Lightning strike witness talks about helping victims
Two Charlotte area teenagers are recovering in a hospital after lightning struck them on a beach in Clearwater, Fla., on Tuesday afternoon.
Cameron Poimboeuf, 15, of Charlotte was upgraded from critical to serious condition on Wednesday at Tampa General Hospital, a hospital spokesman said.
Jansen Tabor, 18, of Matthews was upgraded from fair to good condition.
Tabor told police that he and Poimboeuf began running for shelter when a storm rolled in. The next thing Tabor remembered was waking up on the sand, the Clearwater Police Department said on Twitter.
Poimboeuf’s girlfriend, Caroline Tabor, is Jansen Tabor’s sister. She started a GoFundMe page, “Lightning Strike Victims,” to help with Poimboeuf’s medical expenses.
The teens’ families said they’re grateful to a vacationing nurse who quickly came to the teens’ aid, administering CPR until paramedics arrived.
Cassandra Thomas, a pediatric nurse from Pennsylvania, saw the pair in distress from her 16th-floor room in the Lighthouse Towers condominiums. She immediately left her room to help. “And, of course, the elevator wasn’t working,” she told Tampa Bay Times.
When she got to the beach, she saw Poimboeuf lying face down in the sand. “He had no pulse, not breathing,” Thomas told the newspaper. “He was blue-gray.”
She began performing CPR. “When someone needs help, that’s your job,” Thomas, 31, said in the interview. “If you’re at work or not, you’re there to help. Somebody needed to help that boy.”
At a news conference at Tampa General Hospital on Wednesday, family members of the teens called Thomas a guardian angel.
“I’m very, very grateful to her for what she did for both of the boys, especially Cameron,” said Claudette Tabor, Jansen Tabor’s mom. “And calling 911 and getting such a fast and rapid response, I think that’s definitely what saved Cameron.”
Kirk Pattison, a 43-year-old police officer from Illinois, was close behind Thomas and assisted with CPR.
The lightning struck Jansen Tabor’s right leg, causing temporary paralysis, his mother said, while Poimboeuf went into cardiac arrest.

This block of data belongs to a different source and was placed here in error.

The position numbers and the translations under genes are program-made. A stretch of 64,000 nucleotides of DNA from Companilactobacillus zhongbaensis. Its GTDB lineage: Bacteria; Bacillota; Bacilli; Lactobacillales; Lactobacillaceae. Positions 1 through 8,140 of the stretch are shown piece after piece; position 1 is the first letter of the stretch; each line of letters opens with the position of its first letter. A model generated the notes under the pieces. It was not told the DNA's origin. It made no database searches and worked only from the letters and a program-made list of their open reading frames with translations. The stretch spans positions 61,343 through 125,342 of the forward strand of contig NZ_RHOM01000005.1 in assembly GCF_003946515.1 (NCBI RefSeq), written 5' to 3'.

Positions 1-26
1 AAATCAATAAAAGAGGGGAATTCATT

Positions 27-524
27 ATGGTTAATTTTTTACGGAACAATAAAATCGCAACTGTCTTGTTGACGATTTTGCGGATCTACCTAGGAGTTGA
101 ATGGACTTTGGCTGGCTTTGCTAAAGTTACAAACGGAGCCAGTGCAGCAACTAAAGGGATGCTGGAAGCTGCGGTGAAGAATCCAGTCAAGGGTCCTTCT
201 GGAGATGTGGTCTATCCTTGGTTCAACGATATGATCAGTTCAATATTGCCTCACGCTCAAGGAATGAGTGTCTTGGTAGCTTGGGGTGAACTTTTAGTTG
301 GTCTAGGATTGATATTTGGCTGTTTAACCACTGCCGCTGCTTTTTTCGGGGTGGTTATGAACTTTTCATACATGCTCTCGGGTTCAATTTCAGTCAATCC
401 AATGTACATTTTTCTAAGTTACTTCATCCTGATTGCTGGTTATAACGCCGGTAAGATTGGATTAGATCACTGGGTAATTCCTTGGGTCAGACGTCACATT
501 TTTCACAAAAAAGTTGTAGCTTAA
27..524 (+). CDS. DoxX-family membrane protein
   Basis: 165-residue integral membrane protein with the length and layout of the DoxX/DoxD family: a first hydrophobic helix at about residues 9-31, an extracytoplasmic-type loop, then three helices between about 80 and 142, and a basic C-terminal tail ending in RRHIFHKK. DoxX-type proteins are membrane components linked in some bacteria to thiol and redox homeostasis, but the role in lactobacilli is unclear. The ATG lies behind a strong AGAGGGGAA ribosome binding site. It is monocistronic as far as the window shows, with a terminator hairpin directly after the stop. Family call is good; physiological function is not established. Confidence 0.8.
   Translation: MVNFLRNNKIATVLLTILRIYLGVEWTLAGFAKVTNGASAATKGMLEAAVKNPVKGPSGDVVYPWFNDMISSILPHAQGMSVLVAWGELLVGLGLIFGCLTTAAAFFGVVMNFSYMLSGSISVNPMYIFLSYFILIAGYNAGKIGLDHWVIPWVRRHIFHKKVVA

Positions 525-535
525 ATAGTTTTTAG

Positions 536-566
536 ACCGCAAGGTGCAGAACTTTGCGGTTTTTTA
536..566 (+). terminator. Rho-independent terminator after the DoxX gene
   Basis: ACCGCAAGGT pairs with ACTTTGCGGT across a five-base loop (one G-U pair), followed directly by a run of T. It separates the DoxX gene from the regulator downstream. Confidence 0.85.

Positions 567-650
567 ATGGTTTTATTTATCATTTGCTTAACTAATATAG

He remained in intensive care on Wednesday, “but doctors are very encouraged about his improving vital signs, so he’s making some really good strides,” dad Kevin Poimboeuf said at the news conference. “He’s a fighter,” Poimboeuf said of his son, a rising freshman at Providence High and a stellar football player. “He’s got a strong will.”
Thomas and Pattison told reporters they were hoping for the best for Poimboeuf.
“I was so, so, so grateful to help him,” Thomas told the Tampa Bay Times. “I just wish I was there sooner. I wish I was a little bit closer to him than I was and got him sooner than I did.”
“If you were in that situation, you’d want somebody to help, especially with children,” Pattison told ABC Tampa affiliate WFTS. “That’s something somebody should do for anybody else.”
The storms that produced the lightning appeared suddenly on the beach.
“They went from not a cloud in the sky to blinding storms in about a half hour,” chief meteorologist Jim Van Fleet of TV station WTSP told the Tampa Bay Times. “It just blew up on them. If they weren't looking to the west … they would have had no idea.”
Still, he said, people on the beach should have heard the approaching thunder.
On its Facebook page, the Clearwater Police Department said: “The incident reminds us how dangerous lightning is and the importance of heading indoors when storms threaten – not just overhead, but anywhere nearby.”
The National Weather Service said 14 people have been killed by lightning this year, four in Florida, the Tampa Bay Times reported.
A Gaston County business owner and lay minister, Scott Pasour of Dallas, died Saturday after being struck by lightning near the Blue Ridge Parkway.